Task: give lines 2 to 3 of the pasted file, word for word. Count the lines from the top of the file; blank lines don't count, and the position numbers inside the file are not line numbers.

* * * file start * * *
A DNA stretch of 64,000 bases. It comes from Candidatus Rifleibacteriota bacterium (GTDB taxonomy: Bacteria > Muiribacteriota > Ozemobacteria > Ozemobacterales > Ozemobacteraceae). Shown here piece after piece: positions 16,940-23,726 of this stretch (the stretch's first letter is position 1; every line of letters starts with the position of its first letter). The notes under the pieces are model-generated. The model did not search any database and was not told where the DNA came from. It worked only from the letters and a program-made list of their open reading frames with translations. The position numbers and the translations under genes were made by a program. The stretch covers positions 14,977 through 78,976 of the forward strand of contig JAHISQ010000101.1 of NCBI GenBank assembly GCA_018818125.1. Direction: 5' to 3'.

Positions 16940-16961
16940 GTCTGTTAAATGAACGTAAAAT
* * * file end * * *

Positions 16940-16961
16940 GTCTGTTAAATGAACGTAAAAT